I don't think I'd say they give more information, just it is a different method of knowledge transfer. Some things are easier to wrap your head around when you read about them, others you need to see or hear someone emphasize for the information to really sink in.  

I've not been able to spend enough focused energy watching and absorbing the videos to identify any "Eureka!" moments yet, but if and when I do I will post about them.

CAphyl's picture
CAphyl

Floyd:  These are beautiful, and I love your handwritten recipe. I have to say I did struggle a bit with the first notation, so I am glad you said rye!  I do love an open crumb, and yours is wonderful.  Do you think it would turn out as well if I halved the recipe?  Congratulations, and I agree that it would be a wonderful feature.  Best,  Phyllis

Floydm's picture
Floydm

Yes, I always bake two loaves with this recipe, so one should turn out fine.

Maverick's picture
Maverick

I have yet to venture into the world of baking bread in a pot, but these do make me want to try it out. What pots do you use (size and brand)? I like that you said they were inexpensive. Thanks for the Craftsy info too.

Floydm's picture
Floydm

Just no-name enamel posts.  See here.  I think mine are ... 10 inches maybe?  Big, but still small enough that I can easily fit two side-by-side in the oven.

Maverick's picture
Maverick

I was wondering if the heavier cast iron enameled dutch ovens were needed. I guess not.

Floydm's picture
Floydm

You will get more oven spring from a preheated dutch oven, but for steam the enamel pots are more than adequate.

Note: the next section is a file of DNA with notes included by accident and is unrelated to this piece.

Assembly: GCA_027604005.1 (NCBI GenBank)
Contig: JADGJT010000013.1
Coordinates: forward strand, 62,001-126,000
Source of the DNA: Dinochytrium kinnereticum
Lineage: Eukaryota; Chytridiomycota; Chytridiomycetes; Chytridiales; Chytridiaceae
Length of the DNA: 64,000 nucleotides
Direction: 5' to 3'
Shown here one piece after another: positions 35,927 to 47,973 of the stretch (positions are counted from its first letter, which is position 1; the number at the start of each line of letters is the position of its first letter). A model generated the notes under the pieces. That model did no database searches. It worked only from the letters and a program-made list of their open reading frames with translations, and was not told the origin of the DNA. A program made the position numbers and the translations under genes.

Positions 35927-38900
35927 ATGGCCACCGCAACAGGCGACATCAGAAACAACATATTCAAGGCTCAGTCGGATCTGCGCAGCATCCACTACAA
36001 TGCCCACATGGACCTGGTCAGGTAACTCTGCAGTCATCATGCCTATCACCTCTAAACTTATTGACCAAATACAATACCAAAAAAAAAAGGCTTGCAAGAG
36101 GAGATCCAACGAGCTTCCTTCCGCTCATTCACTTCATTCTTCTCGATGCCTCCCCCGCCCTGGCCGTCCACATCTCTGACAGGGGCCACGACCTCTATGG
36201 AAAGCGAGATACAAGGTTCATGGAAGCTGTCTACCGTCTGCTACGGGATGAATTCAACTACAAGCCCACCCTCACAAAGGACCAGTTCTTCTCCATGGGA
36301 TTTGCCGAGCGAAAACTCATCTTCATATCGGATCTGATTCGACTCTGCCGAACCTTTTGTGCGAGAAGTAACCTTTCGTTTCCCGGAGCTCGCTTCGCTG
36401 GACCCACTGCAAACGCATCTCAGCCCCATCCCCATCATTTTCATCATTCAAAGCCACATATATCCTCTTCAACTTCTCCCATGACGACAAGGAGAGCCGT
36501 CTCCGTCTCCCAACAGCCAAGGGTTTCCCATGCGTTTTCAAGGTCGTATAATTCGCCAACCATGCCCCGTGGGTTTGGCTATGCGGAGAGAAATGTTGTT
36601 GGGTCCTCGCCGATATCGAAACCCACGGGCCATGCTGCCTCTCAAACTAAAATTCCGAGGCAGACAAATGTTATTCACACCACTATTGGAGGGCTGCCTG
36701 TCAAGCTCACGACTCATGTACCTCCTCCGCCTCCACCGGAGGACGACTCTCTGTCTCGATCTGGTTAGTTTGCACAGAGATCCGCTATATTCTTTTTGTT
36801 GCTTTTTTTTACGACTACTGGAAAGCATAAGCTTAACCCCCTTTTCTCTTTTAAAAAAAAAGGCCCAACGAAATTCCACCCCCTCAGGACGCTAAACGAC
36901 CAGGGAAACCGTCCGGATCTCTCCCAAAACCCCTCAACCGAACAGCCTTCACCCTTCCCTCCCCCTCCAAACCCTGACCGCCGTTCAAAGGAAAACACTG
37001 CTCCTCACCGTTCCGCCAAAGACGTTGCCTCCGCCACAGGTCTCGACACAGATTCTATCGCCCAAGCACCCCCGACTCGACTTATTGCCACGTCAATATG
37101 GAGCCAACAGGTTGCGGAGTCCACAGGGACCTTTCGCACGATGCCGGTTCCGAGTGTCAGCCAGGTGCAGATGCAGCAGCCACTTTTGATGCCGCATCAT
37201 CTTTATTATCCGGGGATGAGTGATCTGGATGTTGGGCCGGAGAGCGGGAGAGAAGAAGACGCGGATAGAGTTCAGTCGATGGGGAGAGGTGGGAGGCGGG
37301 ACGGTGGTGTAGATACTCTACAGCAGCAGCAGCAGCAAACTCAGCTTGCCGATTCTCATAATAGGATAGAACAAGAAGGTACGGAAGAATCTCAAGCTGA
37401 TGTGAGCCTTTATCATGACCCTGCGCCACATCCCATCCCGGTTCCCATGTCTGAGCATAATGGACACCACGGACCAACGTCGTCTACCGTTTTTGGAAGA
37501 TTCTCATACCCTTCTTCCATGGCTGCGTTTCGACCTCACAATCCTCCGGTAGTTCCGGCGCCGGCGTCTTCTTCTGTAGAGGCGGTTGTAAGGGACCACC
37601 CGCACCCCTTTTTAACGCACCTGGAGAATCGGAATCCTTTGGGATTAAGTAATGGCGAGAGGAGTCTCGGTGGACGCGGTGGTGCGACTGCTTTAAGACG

David Esq.'s picture
David Esq.

I don't use enameled cast iron, just the plain lodge combo cooker.

I am pretty sure any covered pot will do, so long as the cover has a good fit.  The purpose is to create an environment that traps the steam around your baking dough.

I actually have two combo cookers for baking both loaves side by side.  The advantage to this particular cookware is that you can put the dough in the shallow end easily, and just cover it with the deeper pan.  Plus, I like the long handles for making it easy to get the lid on and off.  When it is time to "uncover", I take the top off, and slide it under the bottom and finish the bake.  I use these extra long oven gloves to handle the hot iron -- but beware, if they get wet they transmit the heat directly to your hands.

The pans also are great for making scrambled eggs.

The huge disadvantage is weight, plus the potential for grabbing the pan by the 500 degree handle, without a pot holder, after you take it out of the oven. I am always very careful to put on BOTH gloves, because the pans are heavy and if I start to lose my grip I don't want to try to recover the pan with an ungloved hand.  If you preheat the pans before adding the dough, this means you take it out of the oven, wearing both gloves and  you put both gloves back on when returning it to the oven with the dough.

 

Maverick's picture
Maverick

I saw that combo cooker and was thinking it would be good. Thanks for the tip on the gloves. I was wondering what gloves I would need for that. Regular pot holders seemed like they would be hard to maneuver.

David Esq.'s picture
David Esq.

Because of the long handles, I think you can use an oven mitt just as well as an oven glove. However, I do like the secure grip that a gloves provide.  The gloves are a must, for me, when I make my pizza because I find it much easier to grab the pizza pan's smaller handles with the glove.

baybakin's picture
baybakin

Great looking loaves Floyd!  I see you have a similar back-of-the-napkin approch to recipe building.  I have pieces like that screwn all around the kitchen, attatched to the fridge, stacks on the coffee table...

David Esq.'s picture
David Esq.

Are you retarding the dough at any point?

Floydm's picture
Floydm

No, I haven't been retarding them.

Shaping to baking... 90 minutes or so usually? I think one of them I degassed a bit much so I gave it more in the 2-3 hour range.

My timing on these really has more to do with the shape of my day -- when I have conference calls, when I can knock off for the afternoon -- than nailing the optimal baking schedule.  The bread has to fit into my schedule rather than the other way around.